Interpret /var/spool/mqueue entries

Matthew Seaman matthew at
Sat Oct 31 20:01:00 UTC 2020

On 31/10/2020 13:21, Rob Belics wrote:
> I thought this was a solved problem in my sendmail configuration but, over the last few days, I've gotten some entries and I've forgotten how to interpret them. To me, it appears that the first two entries show that I'm relaying some mail and it was refused by the receiver. But I'm wondering if someone is impersonating my email address and that is why I'm getting a bounce back.
> Is that right? What should I check in sendmail configuration? Note that I changed my email in the examples below to me at
>   Mail in local queue:
>                  /var/spool/mqueue (4 requests)
> -----Q-ID----- --Size-- -----Q-Time----- ------------Sender/Recipient-----------
> 09V3c6st046407     5478 Fri Oct 30 22:38 MAILER-DAEMON
>                   (Deferred: Connection refused by
>                                           < at distinction
> 09V2c6st082929     9067 Fri Oct 30 21:38 MAILER-DAEMON
>                   (Deferred: Connection refused by mail.enlighteneduponhearing.)
>                                           < at enlig
> 09UNHHsv062419     2449 Fri Oct 30 18:17 < at distinctions
>            7BIT   (Deferred: 421-4.7.0 [      15] Our system has )
>                                           <me at>
> 09UMHcc1059037     5901 Fri Oct 30 17:17 < at enligh
>            7BIT   (Deferred)
>                                           <me at>

This looks to me to be spam e-mail that your mail filters have rejected, 
resulting in your mail system trying to bounce the message back to the 
sender.  However, it seems that the sender isn't accepting any bounce 
messages, probably because the headers in the original spam were forged.

Note that bouncing a spam message like this can be a bad thing: some 
spammers deliberately send messages that will be bounced, but they put 
the _real_ targetted victim address into the Sender headers, so their 
spam message gets reflected from some innocent, but real, mail system 
thus avoiding various blacklists or reputation scoring tests.  It's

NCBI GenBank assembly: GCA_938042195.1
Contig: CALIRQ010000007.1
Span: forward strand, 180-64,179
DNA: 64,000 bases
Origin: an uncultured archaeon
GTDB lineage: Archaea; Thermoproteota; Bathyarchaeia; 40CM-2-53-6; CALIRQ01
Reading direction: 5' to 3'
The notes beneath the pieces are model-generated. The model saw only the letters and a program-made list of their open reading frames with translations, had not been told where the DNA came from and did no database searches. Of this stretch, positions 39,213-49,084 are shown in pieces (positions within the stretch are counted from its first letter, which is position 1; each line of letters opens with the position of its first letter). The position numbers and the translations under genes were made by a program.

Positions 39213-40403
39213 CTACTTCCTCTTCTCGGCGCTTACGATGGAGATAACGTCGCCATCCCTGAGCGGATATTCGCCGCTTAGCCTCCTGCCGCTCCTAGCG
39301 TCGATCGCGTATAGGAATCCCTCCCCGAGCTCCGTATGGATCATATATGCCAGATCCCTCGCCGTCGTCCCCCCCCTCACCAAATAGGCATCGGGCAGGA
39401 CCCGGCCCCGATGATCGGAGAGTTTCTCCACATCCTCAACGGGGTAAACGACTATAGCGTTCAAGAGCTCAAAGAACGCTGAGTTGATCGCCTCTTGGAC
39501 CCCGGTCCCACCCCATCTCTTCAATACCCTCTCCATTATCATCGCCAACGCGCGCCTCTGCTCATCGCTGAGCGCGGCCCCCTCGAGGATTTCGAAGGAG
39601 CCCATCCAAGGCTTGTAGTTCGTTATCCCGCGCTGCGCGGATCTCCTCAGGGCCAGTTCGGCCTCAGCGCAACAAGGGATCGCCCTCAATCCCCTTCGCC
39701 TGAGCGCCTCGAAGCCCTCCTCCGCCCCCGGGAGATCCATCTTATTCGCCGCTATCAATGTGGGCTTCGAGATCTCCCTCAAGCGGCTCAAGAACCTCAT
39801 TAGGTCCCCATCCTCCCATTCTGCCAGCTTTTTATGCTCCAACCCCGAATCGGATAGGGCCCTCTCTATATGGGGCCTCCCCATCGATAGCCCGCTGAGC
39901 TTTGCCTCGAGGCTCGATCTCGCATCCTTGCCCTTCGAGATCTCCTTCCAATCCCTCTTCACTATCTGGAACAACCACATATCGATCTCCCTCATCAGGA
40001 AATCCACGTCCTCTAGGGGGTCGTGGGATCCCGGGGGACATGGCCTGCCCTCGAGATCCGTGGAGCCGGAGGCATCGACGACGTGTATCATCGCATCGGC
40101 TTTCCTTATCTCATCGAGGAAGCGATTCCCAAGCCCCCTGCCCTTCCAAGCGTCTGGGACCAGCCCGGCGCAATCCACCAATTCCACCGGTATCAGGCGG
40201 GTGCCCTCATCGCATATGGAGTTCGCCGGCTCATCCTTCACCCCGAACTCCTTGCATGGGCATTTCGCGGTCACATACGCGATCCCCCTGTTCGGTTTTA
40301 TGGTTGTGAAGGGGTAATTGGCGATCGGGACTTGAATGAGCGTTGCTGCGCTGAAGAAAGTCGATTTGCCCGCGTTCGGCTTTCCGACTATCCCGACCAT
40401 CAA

called "backscatter" spam.

The way to avoid this is to configure your mail system and spam filters 
so that either:

* Spam messages are rejected in the middle of the SMTP dialogue, before 
receipt has been acknowledged.  Since receipt has not been acknowledged, 
the message is still technically the responsibility of the sending 
system, which should ultimately result in the admins of that system 
getting bounce-o-grammes and (just possibly) getting clued into the fact 
that their system is being used to pump out spam and hence fix it.[*]

* After receipt, any message determined to be spam is either deleted or 
quarantined but _not_ bounced back to the sender



[*] Actually, spam mail injection frequently comes from compromised 
desktop systems running some malware without a fully capable SMTP server 
being involved, in which case, they usually work by replaying a 
pre-recorded SMTP dialogue and simply can't cope with getting a 

[**] Another neat trick here is to add a small delay before your server 
emits its initial greeting message.  Real SMTP servers will wait until 
you have emitted your greeting. Spam bots frequently will not, and if 
anything has the temerity to speak out of turn, you can just bounce the 
message straight away.  It's a very cheap but pretty effective filtering 

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